Walter and his family were deported to the Soviet Gulag in Siberia in February 1940 after Soviet forces raided his family’s village. There they suffered starvation, disease, extreme cold, and many other horrors. Miraculously, Walter, his sister Janina, and his parents all survived. As war refugees, the family journeyed southward from Siberia, then lived in Iran, Lebanon, and England. They immigrated to the US in 1951 and lived in New York City. Walter attended Seward Park High School, the City College of New York, and earned a D.D.S. from the University of Medicine and Dentistry of New Jersey, and a Ph.D. in Oral Pathology from the University of Rochester.
As a practicing oral pathologist and professor of dentistry, Walter taught and worked at three universities in the greater NYC area, culminating at NYU School of Dentistry. He dedicated his efforts in academia to teaching, research, and clinical work (directing the dental clinic and biopsy lab).
Walter met his wife, Barbara Kruze (Kruszynski) at a Polish cultural club in Rochester and married on December 17, 1966. He valued family, heritage, friendship, education, and nature. He was overjoyed at the arrival of his seven children and five grandchildren. Walter expressed his love for his family through action, always ready to help no matter how big or challenging the task, from carpentry to cooking.
A natural orator and storyteller, Walter especially enjoyed a lively debate, always with a twinkle in his eyes. Family dinners were times to expound on history, politics, science, and family stories. A rebellious spirit he believed it was healthy to challenge authority at times and promoted the value of thinking independently. Walter kept his witty sense of humor to the very end, cracking jokes with a mischievous grin.
Walter had compassion for all animals great and small, and enjoyed his many rescues including cats, dogs and birds. In his later years, he fostered multiple farm animals such as horses, mules, and cows through the SPCA Serving Allegany County.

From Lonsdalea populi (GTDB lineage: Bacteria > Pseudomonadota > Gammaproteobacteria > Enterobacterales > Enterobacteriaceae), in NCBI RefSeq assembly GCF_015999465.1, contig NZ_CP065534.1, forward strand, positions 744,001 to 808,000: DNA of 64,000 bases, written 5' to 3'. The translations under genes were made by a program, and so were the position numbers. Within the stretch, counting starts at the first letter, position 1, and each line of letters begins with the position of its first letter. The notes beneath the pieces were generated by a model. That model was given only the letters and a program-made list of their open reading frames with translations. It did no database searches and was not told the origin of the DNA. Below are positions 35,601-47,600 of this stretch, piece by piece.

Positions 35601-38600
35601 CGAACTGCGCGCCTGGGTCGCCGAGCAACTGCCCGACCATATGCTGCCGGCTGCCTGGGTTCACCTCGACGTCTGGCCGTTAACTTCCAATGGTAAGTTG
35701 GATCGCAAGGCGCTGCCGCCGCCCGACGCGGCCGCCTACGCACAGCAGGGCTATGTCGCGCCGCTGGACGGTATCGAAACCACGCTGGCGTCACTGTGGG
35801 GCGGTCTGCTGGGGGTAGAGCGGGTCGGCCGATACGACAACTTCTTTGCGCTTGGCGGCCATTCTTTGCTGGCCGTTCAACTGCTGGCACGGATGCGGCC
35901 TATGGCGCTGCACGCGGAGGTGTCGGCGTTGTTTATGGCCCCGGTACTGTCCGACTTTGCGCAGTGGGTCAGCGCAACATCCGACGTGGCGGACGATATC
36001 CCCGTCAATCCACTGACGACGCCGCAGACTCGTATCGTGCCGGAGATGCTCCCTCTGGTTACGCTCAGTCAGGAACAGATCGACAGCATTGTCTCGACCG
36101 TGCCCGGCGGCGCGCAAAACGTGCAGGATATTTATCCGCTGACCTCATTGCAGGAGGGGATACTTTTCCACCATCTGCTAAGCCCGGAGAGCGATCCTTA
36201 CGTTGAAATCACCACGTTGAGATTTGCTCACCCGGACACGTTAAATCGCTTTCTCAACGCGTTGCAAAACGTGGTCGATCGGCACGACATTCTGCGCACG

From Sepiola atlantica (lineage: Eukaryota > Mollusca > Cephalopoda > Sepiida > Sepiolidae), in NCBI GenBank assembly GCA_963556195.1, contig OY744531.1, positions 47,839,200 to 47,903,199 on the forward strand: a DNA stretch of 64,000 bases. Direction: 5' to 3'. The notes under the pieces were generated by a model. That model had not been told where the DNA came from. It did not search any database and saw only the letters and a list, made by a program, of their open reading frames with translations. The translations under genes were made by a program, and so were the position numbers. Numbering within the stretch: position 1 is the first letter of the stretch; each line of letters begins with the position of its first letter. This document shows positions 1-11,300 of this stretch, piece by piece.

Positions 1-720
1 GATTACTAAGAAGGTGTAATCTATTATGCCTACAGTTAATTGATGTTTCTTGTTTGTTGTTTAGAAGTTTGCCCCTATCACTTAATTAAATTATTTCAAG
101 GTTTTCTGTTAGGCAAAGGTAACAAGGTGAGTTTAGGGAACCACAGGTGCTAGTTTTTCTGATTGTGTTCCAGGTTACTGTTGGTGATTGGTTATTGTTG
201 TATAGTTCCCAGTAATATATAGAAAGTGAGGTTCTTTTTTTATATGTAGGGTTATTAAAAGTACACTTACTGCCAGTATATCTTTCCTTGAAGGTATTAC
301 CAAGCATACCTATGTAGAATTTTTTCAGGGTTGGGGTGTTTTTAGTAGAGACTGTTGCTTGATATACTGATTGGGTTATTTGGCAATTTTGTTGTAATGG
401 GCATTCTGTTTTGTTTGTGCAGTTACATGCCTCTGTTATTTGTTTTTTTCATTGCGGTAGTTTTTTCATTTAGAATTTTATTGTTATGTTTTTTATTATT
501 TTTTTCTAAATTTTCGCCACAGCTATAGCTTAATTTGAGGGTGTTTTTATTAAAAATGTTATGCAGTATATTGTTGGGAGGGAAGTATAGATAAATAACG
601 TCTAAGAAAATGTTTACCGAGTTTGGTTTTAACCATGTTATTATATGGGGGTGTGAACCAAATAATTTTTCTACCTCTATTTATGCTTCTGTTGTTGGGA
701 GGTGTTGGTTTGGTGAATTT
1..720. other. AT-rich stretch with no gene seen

Walter’s love and appreciation for his cultural heritage and history never waned. His personal mission was to ensure that the horror and trauma of war not be forgotten. In his retirement Walter presented twenty three lectures titled “Survival in a Godless Land”—which detailed the experiences of his family and the horrors of World War II.
In addition to his wife Barbara, surviving are six children, Katherine (Andrew) Hubbard, Francis Orlowski, Krystyna Orlowski (Brian Harte), Marya (Jason) Fancey, Eva Orlowski (Sandor Kekesi), Thaddeus Orlowski (Jessica Schwartz), his grandchildren Viviane Harte, Lucas Harte, Henry Harte, Jason Orlowski, and Christopher Manfredo, his sister Janina Danilow and her children Elizabeth and Anthony, as well as additional nieces and nephews.
He was predeceased, in addition to his parents, by a son, Joseph Franck Orlowski.
The Mass of Christian Burial will be private. Burial will be in St. Joseph's Cemetery, Scio. A public memorial service is being planned for a future date. In lieu of flowers, the family requests that donations in Walter’s name be directed to SPCA Serving Allegany County or The Kresy-Siberia Foundation (a non-profit dedicated to researching, remembering and recognizing the Polish citizens deported, enslaved and killed during World War II; https://kresy-siberia.org/). To leave online condolences, please visit www.embserfuneralhome.com.
I am so sorry to hear this news. Hugs and prayers to Barb and her family. 🙏🏻🙏🏻🙏🏻ReplyDelete